No evidence for ‘obesity paradox’ after stroke– study

Obese & normal-weight patients with stroke have the same mortality risk

NO EVIDENCE of an “obesity paradox” was found by researchers of the Danish Cancer Society Research Center in Copenhagen, Denmark after earlier studies have suggested overweight or obese patients have lower mortality rates than underweight or normal weight patients with stroke.

“The study was unable to confirm the existence of an obesity paradox in stroke. The risk of obese patients with stroke for death did not differ from that of normal-weight patients with stroke nor was there evidence of a survival advantage associated with being overweight,” wrote the authors of the study.

The researchers studied 71,617 patients of which 7,878 or 11 percent died within the first month. Stroke was reported as the cause of death of 5,512 patients or 70 percent of total deaths.

The authors aimed to determine if the obesity paradox was real or an artificial finding because of selection biases in studies. The researchers therefore only studied deaths caused by index stroke using a Danish register of stroke and a registry of deaths.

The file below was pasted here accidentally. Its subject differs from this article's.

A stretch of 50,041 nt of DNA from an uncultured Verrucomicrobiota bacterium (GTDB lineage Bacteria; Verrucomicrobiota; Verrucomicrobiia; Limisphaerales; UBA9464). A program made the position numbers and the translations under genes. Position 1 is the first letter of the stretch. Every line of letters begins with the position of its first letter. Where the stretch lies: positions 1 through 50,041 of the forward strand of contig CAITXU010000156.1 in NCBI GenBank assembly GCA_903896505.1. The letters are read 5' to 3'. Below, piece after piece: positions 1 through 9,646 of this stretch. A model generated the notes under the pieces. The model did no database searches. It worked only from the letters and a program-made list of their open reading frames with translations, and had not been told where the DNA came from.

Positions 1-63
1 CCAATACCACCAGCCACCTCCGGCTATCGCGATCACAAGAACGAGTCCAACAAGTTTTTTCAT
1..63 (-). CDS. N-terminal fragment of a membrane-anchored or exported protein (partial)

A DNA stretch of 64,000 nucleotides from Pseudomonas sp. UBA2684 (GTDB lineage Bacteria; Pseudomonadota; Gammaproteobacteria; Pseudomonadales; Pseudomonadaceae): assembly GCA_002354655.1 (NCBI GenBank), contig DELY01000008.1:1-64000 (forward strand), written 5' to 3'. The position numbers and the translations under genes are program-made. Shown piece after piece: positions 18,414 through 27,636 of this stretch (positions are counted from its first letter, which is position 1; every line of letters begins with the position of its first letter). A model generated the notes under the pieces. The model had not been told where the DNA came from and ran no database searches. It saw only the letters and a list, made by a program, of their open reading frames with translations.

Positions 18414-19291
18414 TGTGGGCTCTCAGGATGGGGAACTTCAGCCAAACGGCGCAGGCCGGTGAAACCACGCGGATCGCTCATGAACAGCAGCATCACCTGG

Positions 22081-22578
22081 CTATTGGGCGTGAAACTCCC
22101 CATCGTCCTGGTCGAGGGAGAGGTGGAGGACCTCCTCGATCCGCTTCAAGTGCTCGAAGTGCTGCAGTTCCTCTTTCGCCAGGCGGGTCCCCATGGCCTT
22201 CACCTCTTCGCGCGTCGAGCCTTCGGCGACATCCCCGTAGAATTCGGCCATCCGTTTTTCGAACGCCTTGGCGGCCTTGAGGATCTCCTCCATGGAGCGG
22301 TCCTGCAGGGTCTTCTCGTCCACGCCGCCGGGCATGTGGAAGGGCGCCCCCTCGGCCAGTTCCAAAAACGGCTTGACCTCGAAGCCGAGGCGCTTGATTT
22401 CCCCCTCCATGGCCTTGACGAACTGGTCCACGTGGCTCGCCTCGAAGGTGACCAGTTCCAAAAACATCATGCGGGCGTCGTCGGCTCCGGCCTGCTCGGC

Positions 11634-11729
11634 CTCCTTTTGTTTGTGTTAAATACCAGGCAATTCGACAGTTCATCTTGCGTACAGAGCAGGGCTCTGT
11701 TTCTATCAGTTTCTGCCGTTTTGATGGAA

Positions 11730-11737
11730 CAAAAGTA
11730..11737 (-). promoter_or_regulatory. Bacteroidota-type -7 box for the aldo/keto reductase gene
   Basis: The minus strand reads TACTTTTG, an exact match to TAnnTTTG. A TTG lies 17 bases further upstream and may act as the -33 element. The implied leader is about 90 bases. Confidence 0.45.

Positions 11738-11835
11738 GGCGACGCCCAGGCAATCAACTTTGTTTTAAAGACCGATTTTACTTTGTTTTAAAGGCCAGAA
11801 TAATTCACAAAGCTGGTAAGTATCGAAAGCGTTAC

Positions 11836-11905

The participants provided information like body mass index (BMI), age, stroke type, and stroke severity.

In patients where BMI was available, 9.7 percent were underweight, 39 percent were normal weight, 34.5 percent were overweight, and 16.8 percent were obese.

Obesity was earlier associated with increased health related complications and death; however, some studies have suggested an obesity paradox that may cause some to question striving for a normal weight. With JAMA report

VitalSigns Issue 64 Vol. 3, June 1-30, 2014